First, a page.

after that we finished up with a stop at whole foods to buy cheese and a few other things. they don’t let people take pictures there but the kindly guy at the cheese counter let me sneak in a photo of the cheese that starts off the post.

when i explained that is was for “knitting research”, he nodded sagely and proceeded to pull out more examples of visually gorgeous cheeses, explaining which ones were mostly just pretty (an not such great cheese), and which ones were truly a heavenly marriage of flavor and eye candy (with samples of course, to further the “research”). this is the second time i have shopped at that store’s cheese counter and each time i have been highly impressed with the guys behind the counter—they REALLY love what they do.

when we got back and managed to get all the goods put away, david and i made our favorite pizza for dinner. he cuts up all the ingredients while i make the sauce and form the pizza shells. last night we used the first of the tiny garden squash sliced over the top, along with fresh-picked basil, mushrooms, and fresh mozzarella. the sauce was cooked using both frozen and dried tomatoes from last year’s garden.


i did some knitting too this weekend but since this post is getting quite long, i think i’ll save that for tomorrow . . . let’s just say that guava makes a good dessert!

35 thoughts on “food is good

  1. Have you tried guava paste and plain cream cheese spread on Saltines? Sounds weird, but, my, is it good after cheese enchiladas or some other great Mexican feast. Looks like a great shopping area with so many different ethnic varieties. It’s a good thing we don’t live near each other – we’d be shopping rather than working. Fortunately for you, your shopping can be called working. As a casemanager for people with acquired head injuries, I would be hard pressed to justify Whole Foods, the Asian place, or any other specialty shops. Glad to see you had a good diversion for the day.!

  2. You know, almost every time!! I see food here I get an instant case of hunger! Oh that market looks like a wonderful place to go, worth the one hour drive. I chuckled when I saw the pic of the guy behind the counter and what you wrote – like minds here:) If you are ever in SF let me know, I’ll drag you around to all kinds of stores and markets! It’ll be fun.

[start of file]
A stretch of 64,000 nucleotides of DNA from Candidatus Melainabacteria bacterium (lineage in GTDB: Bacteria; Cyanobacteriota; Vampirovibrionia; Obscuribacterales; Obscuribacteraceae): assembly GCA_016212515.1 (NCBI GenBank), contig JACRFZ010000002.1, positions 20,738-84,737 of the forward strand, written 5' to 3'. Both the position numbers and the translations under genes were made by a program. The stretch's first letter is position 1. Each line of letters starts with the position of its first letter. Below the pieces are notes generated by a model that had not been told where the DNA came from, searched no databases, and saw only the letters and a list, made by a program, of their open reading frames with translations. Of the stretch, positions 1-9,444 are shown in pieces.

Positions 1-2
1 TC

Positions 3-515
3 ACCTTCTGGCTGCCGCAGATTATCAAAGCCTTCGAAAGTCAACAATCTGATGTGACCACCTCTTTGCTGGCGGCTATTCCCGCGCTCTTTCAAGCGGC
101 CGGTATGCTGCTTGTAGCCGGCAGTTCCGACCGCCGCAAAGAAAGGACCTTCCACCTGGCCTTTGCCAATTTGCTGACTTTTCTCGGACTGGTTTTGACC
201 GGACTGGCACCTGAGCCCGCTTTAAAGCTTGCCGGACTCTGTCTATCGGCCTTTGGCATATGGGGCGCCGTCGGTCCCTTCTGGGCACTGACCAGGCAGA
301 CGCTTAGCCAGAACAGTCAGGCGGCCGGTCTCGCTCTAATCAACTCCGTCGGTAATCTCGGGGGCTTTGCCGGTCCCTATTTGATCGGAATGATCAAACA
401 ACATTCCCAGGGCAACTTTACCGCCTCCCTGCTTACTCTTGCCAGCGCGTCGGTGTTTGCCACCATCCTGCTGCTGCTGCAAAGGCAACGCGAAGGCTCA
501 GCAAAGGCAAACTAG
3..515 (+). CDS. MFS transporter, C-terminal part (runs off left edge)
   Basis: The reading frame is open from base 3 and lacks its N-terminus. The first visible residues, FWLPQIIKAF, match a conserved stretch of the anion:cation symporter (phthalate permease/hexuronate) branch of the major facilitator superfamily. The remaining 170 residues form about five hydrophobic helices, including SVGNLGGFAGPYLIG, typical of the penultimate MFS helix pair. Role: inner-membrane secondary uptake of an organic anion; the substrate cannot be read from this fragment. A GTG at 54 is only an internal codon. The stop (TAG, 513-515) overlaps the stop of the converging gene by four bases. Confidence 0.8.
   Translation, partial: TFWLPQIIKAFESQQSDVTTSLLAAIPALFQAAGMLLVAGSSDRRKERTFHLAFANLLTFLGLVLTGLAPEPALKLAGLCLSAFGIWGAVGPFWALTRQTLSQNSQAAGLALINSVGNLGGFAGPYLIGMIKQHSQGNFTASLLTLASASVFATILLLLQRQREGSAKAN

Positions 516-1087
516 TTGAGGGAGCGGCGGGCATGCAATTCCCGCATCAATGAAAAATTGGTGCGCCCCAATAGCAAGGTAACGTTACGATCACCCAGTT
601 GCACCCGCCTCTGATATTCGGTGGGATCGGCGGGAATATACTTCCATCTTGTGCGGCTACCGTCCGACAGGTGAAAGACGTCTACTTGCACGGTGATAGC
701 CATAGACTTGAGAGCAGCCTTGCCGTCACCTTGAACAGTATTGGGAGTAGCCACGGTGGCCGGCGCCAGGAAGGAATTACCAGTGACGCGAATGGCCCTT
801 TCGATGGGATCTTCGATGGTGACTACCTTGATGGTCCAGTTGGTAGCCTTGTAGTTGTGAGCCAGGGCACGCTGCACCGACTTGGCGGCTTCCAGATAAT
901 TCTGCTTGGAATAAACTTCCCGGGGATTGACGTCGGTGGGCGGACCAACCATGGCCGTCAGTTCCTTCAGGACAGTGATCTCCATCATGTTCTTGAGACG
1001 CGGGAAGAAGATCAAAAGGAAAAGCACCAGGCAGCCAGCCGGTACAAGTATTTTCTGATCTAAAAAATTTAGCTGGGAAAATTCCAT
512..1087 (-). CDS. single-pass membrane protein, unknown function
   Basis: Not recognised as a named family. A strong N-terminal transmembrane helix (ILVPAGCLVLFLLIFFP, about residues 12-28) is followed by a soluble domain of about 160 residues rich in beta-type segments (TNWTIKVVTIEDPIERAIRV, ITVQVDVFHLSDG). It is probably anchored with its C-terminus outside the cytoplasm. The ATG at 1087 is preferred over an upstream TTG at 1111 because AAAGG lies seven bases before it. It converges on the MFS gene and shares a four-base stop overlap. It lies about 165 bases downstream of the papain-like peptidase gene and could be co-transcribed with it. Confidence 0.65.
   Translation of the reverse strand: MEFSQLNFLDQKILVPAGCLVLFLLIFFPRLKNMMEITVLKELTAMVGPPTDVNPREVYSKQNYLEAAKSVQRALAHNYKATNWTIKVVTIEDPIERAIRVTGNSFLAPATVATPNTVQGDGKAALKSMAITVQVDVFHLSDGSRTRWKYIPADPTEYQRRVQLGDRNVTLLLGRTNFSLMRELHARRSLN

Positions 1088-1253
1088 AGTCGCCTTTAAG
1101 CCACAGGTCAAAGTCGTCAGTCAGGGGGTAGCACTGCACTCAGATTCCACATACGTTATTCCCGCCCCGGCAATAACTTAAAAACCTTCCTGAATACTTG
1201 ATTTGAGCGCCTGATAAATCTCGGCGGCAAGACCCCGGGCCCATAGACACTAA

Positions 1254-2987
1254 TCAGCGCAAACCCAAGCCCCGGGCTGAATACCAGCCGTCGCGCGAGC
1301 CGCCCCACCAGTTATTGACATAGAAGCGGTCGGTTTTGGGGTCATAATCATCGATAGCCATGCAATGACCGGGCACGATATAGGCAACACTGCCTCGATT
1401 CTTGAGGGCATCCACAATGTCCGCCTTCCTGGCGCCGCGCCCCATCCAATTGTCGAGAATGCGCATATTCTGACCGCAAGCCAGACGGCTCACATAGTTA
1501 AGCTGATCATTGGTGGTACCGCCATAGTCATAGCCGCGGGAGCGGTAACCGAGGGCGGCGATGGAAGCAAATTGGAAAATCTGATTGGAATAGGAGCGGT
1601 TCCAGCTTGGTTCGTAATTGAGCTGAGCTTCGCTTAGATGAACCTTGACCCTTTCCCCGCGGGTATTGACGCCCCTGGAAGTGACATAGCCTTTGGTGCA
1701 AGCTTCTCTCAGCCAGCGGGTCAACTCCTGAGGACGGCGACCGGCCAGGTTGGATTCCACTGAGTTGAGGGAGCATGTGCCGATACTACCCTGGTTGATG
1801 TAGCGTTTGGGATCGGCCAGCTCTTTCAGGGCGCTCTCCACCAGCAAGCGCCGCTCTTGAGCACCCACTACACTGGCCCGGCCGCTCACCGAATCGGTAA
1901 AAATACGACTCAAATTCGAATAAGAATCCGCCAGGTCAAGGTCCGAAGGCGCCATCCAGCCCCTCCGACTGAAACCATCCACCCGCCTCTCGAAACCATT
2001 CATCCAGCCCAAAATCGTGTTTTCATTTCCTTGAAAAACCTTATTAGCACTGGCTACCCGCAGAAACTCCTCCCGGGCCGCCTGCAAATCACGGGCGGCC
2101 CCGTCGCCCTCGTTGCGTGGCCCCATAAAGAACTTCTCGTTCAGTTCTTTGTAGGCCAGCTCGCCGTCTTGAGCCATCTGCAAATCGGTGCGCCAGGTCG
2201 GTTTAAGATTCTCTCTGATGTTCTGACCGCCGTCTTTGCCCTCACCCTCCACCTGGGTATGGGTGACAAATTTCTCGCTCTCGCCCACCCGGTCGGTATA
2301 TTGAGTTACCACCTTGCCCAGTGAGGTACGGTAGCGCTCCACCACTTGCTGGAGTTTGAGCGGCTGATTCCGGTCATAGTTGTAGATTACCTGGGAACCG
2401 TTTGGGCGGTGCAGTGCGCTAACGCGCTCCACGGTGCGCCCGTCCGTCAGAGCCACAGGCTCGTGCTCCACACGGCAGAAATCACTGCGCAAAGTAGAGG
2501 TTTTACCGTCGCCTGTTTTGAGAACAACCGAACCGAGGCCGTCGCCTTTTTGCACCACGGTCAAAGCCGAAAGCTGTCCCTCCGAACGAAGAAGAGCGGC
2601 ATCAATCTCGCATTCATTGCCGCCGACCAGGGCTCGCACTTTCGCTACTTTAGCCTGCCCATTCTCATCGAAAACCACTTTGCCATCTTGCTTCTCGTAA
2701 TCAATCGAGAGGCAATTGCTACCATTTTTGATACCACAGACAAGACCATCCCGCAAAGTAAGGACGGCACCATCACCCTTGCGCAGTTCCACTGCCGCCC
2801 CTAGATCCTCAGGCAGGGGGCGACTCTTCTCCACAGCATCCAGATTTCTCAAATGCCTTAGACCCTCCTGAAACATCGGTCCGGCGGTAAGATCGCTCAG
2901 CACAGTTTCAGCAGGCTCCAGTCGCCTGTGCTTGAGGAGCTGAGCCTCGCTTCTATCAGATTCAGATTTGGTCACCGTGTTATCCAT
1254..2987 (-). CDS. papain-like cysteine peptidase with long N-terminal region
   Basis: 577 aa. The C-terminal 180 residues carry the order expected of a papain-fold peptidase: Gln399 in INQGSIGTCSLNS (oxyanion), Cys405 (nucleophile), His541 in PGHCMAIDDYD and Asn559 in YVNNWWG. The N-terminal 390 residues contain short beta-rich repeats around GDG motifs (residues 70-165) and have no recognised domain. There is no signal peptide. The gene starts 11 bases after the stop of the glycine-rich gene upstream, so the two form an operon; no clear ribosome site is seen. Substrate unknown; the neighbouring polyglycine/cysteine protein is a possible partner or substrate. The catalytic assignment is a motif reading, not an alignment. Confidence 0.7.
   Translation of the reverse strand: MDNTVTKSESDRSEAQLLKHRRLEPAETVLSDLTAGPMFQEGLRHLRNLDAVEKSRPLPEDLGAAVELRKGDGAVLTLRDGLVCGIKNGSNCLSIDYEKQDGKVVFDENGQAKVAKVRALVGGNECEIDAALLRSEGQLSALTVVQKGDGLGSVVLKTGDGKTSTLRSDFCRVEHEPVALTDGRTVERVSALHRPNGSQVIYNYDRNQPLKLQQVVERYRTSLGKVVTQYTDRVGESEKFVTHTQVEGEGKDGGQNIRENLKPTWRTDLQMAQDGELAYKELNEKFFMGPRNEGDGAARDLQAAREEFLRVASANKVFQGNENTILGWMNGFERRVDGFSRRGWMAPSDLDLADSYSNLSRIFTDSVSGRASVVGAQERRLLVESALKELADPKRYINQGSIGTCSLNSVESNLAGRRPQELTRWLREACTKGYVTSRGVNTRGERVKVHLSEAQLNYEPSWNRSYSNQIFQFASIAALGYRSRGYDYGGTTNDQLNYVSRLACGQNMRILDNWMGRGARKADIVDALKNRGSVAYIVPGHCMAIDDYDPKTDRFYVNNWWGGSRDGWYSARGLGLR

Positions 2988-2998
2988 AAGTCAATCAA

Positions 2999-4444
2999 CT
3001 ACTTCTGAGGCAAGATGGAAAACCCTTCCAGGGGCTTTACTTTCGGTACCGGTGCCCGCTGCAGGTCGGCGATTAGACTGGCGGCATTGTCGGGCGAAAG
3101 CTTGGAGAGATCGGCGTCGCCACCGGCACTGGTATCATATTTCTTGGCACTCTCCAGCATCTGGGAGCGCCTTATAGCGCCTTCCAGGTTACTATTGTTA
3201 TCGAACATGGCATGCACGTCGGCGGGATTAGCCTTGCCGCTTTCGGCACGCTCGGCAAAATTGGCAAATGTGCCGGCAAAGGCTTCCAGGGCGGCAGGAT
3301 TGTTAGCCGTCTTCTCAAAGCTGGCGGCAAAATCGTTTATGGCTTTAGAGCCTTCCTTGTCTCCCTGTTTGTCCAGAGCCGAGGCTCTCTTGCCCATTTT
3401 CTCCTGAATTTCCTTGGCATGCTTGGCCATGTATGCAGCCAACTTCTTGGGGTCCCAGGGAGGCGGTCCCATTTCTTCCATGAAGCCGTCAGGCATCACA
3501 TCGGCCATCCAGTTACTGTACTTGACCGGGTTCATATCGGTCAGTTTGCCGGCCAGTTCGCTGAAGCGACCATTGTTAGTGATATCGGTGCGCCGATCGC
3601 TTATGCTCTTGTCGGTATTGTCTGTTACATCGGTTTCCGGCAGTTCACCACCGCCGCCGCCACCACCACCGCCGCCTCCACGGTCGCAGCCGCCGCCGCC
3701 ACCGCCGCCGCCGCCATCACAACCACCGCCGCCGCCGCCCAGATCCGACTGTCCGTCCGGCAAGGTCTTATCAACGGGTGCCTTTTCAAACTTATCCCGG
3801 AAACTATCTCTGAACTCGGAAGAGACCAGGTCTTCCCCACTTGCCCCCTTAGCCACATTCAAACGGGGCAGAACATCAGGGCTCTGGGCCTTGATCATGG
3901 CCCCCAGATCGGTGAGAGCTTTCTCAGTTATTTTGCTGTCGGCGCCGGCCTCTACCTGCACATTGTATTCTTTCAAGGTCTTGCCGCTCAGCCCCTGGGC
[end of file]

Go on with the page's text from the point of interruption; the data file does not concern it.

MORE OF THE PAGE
3. oh my – I’d be dangerous going shopping with you – everything looks so luscious…. and what great buns (ahem) lol.

  4. Wow, thanks for the heads-up on the Asian market! I didn’t know we had such a comprehensive one in the Cleveland area, I really have to get over there sometime soon.

    Isn’t the WSM grand?

  5. I was born and raised in Cleveland, moving to Seattle six years ago. You just made me ridiculously homesick and stirred many found memories… Thank you.

  6. Now that looks GOOD! And I am so jealous, especially of the Asian market. We can get decent breads and cheeses here without too much trouble, but it’s not so easy to score good Asian ingredients. Huge sacks of rice, what a concept!

  7. This post made me HUNGRY! I wouldn’t even know where to go to find a place like this but I’m sure there are some in Boston.

  8. Anne, your post brings back such wonderful memories. I love that market. Half of my family is from the Cleveland area. Are we going to see a Blue Cheese Wrap in the future?

  9. Anne, darling, have mercy on the newly-awake this morning. Was “thirty year old starter” a pun too?

  10. I love places like that! I esp love the photo of the cheese with the layer of ashes separating the morning and evening milk in the cheese. It tastes good too! Was the bakery a Greek bakery ?? What was the Mt. Athos fire bread like? My father used to go to Mt. Athos a lot when we lived in Greece and photographed the monks. He won a prize when he entered a photo with the Saturday Review magazine back in the late 60’s.